The past two years generated a wide range of rapid digital changes, from an increase in remote working culture to the way and rate at which consumers shop online.

In 2021, retail online sales equaled 4.9 trillion USD worldwide, with estimates putting that figure at 7.4 trillion USD by 2025. The drastic rise of the “digital population” has caused major changes in UX and UI trends and practices.

We predict that in 2022, the stakes for brilliant UX and UI will be higher than ever. If you want to gain a competitive edge while deeply connecting with your customers, it’s essential to understand what resonates with your customers, and what’s just around the corner of excellent UX and UI design. Let’s take a look at our top 13 UX and UI trends for 2022, the influence behind the trends, and why they can help you engage with your customers.

1. Micro-Interactions

A focus on micro-interactions perfectly illustrates the current theme in UX and UI trends in 2022. Designers use UX and UI to offer customers the same quality of service they receive in a physical store. Subtle design choices such as autofill options and timely reminders greatly simplify and enhance the user experience. As a result, the interface comes to life and makes the experience feel more intimate and more human, with small differences making a significant impact.

UX design is moving in a detail-oriented direction, and that means paying more attention to the micro-interactions. Minuscule moments in a customer’s journey may be negligible on their own, but they add up to greatly impact the customer’s mood and opinion of your brand.

2. Inclusive Design

If you think you know who your “user” is, think again! Historically, digital products were designed to fit the general user population, without regarding specialized needs. Intentionally considering the different types of users and how they might engage in your experience is a welcome UX and UI trend in 2022. Not only does it give access to people with special needs, but it also often results in an overall design that is better for all users.

Inclusive design refers to a process in which a mainstream product, service, or environment is designed to be usable by as many people as reasonably possible, without the need for specialized adaptations. It’s not only about visual accessibility like larger fonts and adequate contrast, but the whole product, including emotional connotations.

Start by identifying areas in your design that are exclusive, meaning areas not optimized for an explicit group of users. For example, when creating a website to refer people to the nearest Covid-19 testing facility, implement a method to allow visitors to see when they are able to get vaccinated, and how to locate their closest vaccination centers.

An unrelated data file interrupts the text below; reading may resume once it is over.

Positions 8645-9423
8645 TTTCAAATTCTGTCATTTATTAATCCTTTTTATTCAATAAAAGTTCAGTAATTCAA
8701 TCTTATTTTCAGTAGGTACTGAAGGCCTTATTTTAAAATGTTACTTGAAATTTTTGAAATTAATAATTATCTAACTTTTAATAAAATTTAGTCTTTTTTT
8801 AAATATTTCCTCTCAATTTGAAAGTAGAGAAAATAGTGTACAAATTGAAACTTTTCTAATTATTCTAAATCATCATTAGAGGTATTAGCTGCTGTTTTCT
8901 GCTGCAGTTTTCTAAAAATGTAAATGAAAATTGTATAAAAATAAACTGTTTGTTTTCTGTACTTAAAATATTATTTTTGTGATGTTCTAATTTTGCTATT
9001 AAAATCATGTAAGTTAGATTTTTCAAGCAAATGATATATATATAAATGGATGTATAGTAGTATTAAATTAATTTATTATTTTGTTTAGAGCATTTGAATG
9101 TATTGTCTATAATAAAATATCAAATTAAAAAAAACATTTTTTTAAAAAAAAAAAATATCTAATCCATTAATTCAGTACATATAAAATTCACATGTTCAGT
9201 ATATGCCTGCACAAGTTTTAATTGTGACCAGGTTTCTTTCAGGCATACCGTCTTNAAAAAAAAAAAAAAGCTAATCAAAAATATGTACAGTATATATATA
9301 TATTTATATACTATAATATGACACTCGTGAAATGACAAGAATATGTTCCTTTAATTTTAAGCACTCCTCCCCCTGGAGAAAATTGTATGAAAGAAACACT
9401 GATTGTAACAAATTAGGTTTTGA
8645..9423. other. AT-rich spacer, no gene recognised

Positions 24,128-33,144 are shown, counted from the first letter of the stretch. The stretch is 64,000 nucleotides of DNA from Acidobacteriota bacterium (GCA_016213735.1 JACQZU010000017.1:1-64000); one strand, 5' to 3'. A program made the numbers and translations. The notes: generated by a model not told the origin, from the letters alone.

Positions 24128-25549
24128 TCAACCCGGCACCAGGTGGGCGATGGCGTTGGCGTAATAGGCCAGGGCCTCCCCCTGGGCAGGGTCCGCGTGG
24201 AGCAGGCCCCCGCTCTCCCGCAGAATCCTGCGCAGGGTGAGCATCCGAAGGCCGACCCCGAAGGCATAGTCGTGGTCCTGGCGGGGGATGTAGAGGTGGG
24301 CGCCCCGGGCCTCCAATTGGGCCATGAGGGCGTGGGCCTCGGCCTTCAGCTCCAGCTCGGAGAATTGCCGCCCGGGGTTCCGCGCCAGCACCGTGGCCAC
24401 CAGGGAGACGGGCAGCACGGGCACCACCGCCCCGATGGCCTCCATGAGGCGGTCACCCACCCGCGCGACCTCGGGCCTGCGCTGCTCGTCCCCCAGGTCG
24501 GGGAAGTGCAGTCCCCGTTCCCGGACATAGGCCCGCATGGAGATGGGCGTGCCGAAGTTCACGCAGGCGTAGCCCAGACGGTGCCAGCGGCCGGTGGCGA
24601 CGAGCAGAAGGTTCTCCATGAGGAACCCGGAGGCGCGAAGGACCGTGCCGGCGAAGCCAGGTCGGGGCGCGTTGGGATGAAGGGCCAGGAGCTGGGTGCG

3. Unique Illustrations

Digital, hand-drawn, 2D or 3D, and custom illustrations all help your design stand out from the sea of generic competitor sites. Free forms, unaligned elements, and vast asymmetry culminate in a friendly and inviting environment that creates a better experience for users, and that’s why it’s a UX trend in 2022.

To enhance the experience, even more, breathe life into your illustrations by implementing complex motion design. The dynamism that custom illustrations offer makes it easy to capture the user’s imagination and illustrate what your company or brand has to offer at a glance. In combination with animations, they keep the user engaged.

Unexpected animations make users curious and entice them to keep scrolling to see what happens next. Still, be mindful of bold solutions and consider the industry that the website represents. If implemented appropriately, a service website can look professional and modern simultaneously, with a minimalist interface and a touch of 3D illustration.


4. Larger Typography

Larger typography will continue to reign supreme as organizations simplify their messaging. While brands still must provide details for many reasons, including credibility, SEO, and depth of engagement, these should be layered into sites and pivoted with tagging for a better consumer experience.

Lately, a bold oversized version of these fonts called “ink trap fonts” started appearing on websites, adding more character and charm to the typography.

Ink traps were originally designed for printing on newsprint for small point sizes, with the corners or details generally removed from the letterforms.